For Samrawit Biyazin, a Senior Associate at PwC US who has a visual impairment, digital accessibility is the gateway to autonomy – and means she doesn’t have to rely on others to live the life she wants.
“Thanks to advances in assistive technology, I’m not only able to have a career with a great firm, but also an opportunity to enhance the accessibility and inclusivity of technology at the firm.”Samrawit Biyazin, Senior Associate, Business Services, PwC US
Samrawit’s experiences at PwC US have highlighted the huge potential for meaningful, positive change in all workplaces, and have inspired her to help bring it about. “Digital accessibility has given me an opportunity to challenge digital inaccessibility,” she explains. “Having lived experience with technology limitations has helped me understand the issues – and has better prepared me to change the status quo for myself and other fellow people with disabilities, at PwC and beyond.”
Changing the status quo and conquering unprecedented challenges is what energises Mohammed Asif Iqbal, Associate Director at PwC India. Within PwC, he works with clients via our consulting business, while in his personal life, he holds the Asian record for an unsighted person running the TSK25, an annual 25km road race organised by the Tata Group.2
“Digital accessibility is not a choice, but a matter of survival. It is the difference between being inhibited and being empowered. It’s simply a must-have.”Mohammed Asif Iqbal, Associate Director, Consulting, PwC India
So, how can this message be spread more widely to all people and businesses? Asif believes it’s about showing that digital accessibility is not just an essential and a fair ask but also brings real commercial benefits to our network and our clients.
The common themes in our people’s comments? I would highlight two. First, the importance of investing in the right tools and design to make technology accessible to all. And second, the need to grow awareness of why digital accessibility matters. Responding to the latter, at PwC, we’ll be hosting two global internal events to celebrate GAAD, titled “Digital accessibility for the present and future” bringing together external and internal Disability Inclusion experts, our people with lived experience, and leadership allies from across our global network to foster greater digital accessibility and broader disability inclusion awareness this GAAD.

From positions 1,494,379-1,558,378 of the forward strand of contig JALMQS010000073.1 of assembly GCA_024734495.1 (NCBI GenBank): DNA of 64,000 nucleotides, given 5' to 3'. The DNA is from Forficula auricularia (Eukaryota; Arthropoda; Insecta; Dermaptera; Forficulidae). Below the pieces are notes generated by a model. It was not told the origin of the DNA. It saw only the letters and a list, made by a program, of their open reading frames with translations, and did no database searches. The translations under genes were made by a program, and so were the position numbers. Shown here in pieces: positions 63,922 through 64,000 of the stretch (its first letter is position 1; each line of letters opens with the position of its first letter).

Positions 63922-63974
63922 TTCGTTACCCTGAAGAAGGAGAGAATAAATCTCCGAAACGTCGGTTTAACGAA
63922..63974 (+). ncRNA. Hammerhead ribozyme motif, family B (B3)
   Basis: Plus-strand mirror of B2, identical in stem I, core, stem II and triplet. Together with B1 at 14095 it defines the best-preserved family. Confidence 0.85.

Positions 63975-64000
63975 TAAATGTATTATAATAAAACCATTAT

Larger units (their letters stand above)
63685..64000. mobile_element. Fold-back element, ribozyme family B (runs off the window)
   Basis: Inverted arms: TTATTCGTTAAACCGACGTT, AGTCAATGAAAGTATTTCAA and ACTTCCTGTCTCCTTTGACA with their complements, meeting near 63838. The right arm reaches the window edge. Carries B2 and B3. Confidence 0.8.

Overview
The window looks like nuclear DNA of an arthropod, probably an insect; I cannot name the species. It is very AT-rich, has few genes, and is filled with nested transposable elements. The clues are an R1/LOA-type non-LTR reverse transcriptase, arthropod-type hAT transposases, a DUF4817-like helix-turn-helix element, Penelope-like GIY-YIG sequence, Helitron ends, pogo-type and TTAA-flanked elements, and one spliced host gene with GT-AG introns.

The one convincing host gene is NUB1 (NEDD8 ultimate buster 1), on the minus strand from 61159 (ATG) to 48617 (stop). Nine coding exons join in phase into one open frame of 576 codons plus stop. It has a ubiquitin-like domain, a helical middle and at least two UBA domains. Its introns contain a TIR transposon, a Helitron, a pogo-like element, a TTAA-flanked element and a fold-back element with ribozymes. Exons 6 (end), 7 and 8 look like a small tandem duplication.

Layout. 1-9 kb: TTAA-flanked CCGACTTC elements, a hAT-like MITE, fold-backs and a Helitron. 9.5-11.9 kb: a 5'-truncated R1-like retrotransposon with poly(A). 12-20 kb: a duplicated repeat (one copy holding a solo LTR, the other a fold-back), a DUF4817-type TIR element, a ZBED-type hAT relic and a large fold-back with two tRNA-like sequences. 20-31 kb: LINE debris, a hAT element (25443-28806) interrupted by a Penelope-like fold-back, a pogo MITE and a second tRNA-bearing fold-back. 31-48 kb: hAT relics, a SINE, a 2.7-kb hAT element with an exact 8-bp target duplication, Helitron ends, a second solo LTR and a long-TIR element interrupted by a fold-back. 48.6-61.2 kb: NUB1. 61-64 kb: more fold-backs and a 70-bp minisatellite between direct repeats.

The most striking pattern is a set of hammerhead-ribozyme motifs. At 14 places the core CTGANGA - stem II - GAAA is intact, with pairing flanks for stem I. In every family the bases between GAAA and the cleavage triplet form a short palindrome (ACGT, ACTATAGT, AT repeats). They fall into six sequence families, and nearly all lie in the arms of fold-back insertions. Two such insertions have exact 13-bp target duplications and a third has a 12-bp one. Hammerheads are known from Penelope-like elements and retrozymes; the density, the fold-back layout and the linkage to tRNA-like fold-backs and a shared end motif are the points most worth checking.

As we at PwC continue our journey towards enhanced accessibility and inclusion, I’m very excited about the opportunities ahead. Together, we’re cultivating a more inclusive workplace for everyone with a disability, enhancing the sense of belonging and fostering collaborations between people with different experiences and trajectories.That’s the future we’re working to create.
We’ll know we are successful when – among other things – we are intuitively considering disability and accessibility in every business and people decision we make, all the way from product and service development through to continuing to foster an environment that supports people with disabilities in reaching their full potential.
Leandro is PwC’s Global Disability Inclusion Leader, Partner and I&D leader at PwC Brazil and member of the Global I&D Council. With more than 26 years of experience in auditing financial statements in family-owned companies, public companies and large multinationals, he also leads PwC's operations in Santa Catarina.